Don't despair if you have a low credit score. With time and discipline, you can dramatically improve it. Make a commitment to limiting your use of credit. Use the following advice to improve your score.
- Check your credit reports and dispute any inaccuracies. Fixing problems can raise your score. Checking your own credit report does not affect your credit rating.
- Pay off accounts that are with collection agencies. This will not remove them from your credit report, but your score should improve when the accounts are shown as paid.
- Pay your bills on time.
- Pay off debt rather than moving it around. Don't close the accounts. Closing an account doesn't erase it from your credit history. A longer credit history helps increase your score.
- Maintain low balances on credit cards.
- Don't open new credit card accounts just to increase availability of funds.
- If you don't have any credit cards, a secured card can help establish credit.
- Contact your lenders if you are struggling to pay your bills.
- Be aware of the ratio between your credit cards limits and balances. As your balances get closer to your limits, you could lose points on your score.
High Credit Scores Matter
For illustration purposes, pretend that you have applied for a $15,000 car loan with a repayment period of 36 months. The chart below shows the difference in annual percentage rates (APR), payment amounts, and total amount repaid due to differences in your credit score. Notice that the first row with the highest credit scores has the lowest interest rates, lowest monthly payments, and lowest total repaid. With a high score, you would pay $100.00 less per month and $3,600 less over the life of the loan, than with a low score.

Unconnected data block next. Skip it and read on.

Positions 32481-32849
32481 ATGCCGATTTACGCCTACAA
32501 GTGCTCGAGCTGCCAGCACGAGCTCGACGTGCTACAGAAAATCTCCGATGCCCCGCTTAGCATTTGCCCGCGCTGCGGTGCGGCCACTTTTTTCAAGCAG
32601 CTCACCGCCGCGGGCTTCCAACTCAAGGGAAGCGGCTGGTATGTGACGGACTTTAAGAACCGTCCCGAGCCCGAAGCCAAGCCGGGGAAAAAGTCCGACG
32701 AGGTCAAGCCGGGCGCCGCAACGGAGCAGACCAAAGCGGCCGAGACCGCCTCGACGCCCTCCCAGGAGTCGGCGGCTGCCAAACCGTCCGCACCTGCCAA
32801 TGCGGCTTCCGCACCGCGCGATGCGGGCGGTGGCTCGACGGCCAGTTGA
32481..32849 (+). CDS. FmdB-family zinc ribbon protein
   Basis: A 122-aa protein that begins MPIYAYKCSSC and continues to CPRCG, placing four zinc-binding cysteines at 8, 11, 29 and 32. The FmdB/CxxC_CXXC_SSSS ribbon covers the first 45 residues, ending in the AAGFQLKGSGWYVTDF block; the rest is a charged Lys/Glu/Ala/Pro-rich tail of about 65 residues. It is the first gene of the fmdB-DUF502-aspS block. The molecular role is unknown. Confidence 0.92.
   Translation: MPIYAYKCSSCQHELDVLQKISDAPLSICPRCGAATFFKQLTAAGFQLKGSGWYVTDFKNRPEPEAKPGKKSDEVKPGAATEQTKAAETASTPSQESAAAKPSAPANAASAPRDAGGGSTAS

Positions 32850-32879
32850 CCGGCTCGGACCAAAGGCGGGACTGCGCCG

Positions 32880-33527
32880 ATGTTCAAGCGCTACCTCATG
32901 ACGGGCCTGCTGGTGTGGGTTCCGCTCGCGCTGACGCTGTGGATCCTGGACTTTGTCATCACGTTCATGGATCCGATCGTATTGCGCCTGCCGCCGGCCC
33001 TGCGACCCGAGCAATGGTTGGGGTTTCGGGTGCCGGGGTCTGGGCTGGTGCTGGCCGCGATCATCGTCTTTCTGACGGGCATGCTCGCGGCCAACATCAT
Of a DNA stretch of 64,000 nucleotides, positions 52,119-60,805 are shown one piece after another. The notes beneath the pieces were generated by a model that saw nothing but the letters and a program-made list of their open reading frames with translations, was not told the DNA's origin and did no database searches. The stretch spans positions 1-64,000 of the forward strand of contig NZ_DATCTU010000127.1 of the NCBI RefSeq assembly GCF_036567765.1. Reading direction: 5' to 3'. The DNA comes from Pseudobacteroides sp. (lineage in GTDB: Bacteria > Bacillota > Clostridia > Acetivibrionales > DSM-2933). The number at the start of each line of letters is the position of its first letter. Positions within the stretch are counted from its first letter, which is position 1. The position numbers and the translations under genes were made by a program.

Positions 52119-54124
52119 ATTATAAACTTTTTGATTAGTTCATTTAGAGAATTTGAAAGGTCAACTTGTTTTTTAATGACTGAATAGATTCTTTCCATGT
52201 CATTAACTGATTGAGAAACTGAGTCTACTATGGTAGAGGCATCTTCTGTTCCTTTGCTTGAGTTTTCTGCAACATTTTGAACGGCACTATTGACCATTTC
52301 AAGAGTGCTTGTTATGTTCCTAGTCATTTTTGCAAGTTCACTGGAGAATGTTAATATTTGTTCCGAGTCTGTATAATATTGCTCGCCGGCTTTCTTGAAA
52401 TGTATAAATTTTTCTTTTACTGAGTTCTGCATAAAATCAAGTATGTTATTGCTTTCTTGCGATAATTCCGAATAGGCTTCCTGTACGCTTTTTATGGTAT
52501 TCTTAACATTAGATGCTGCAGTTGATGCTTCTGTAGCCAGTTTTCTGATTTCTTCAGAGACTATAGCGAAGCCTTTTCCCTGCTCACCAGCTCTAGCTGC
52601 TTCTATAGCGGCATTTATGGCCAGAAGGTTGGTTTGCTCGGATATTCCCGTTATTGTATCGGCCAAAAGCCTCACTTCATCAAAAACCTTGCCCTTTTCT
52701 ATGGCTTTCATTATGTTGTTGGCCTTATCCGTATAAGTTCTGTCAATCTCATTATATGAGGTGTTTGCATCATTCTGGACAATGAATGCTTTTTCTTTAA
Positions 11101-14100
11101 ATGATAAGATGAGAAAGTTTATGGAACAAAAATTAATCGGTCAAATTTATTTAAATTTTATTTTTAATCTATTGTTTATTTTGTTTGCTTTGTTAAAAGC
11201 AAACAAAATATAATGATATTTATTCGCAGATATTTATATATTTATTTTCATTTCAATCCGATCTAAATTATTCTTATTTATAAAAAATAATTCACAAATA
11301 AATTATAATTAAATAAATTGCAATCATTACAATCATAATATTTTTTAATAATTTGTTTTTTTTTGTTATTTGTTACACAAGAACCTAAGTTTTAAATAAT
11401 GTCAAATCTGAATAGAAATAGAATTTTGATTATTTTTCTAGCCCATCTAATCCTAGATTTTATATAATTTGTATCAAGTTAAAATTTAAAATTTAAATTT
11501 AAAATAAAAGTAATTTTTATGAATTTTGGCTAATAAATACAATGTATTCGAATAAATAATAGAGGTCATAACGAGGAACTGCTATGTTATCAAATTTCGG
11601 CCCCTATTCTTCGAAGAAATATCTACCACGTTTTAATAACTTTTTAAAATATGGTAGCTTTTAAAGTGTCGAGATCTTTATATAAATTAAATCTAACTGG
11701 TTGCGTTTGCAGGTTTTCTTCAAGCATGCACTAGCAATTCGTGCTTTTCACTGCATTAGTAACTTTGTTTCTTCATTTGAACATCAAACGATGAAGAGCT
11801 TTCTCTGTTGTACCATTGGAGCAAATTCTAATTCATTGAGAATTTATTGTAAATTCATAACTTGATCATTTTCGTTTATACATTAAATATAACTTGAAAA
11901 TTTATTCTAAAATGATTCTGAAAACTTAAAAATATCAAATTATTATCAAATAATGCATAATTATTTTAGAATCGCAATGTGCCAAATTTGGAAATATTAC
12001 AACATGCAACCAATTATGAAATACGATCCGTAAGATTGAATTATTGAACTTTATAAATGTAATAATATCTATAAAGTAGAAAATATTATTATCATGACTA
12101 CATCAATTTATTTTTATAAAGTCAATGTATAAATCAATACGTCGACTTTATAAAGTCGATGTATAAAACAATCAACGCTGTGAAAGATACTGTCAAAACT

|Credit Score||APR||Monthly Payment||Total Repaid|
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CCCS of Rochester is committed to outstanding customer service. Our Client Support Department is open daily M-F from 8 am - 5pm EST. Explore our consumer credit counseling services. We offer debt consolidation and debt management programs, bankruptcy counseling, foreclosure prevention counseling, housing counseling, student loan counseling and a variety of financial education programs.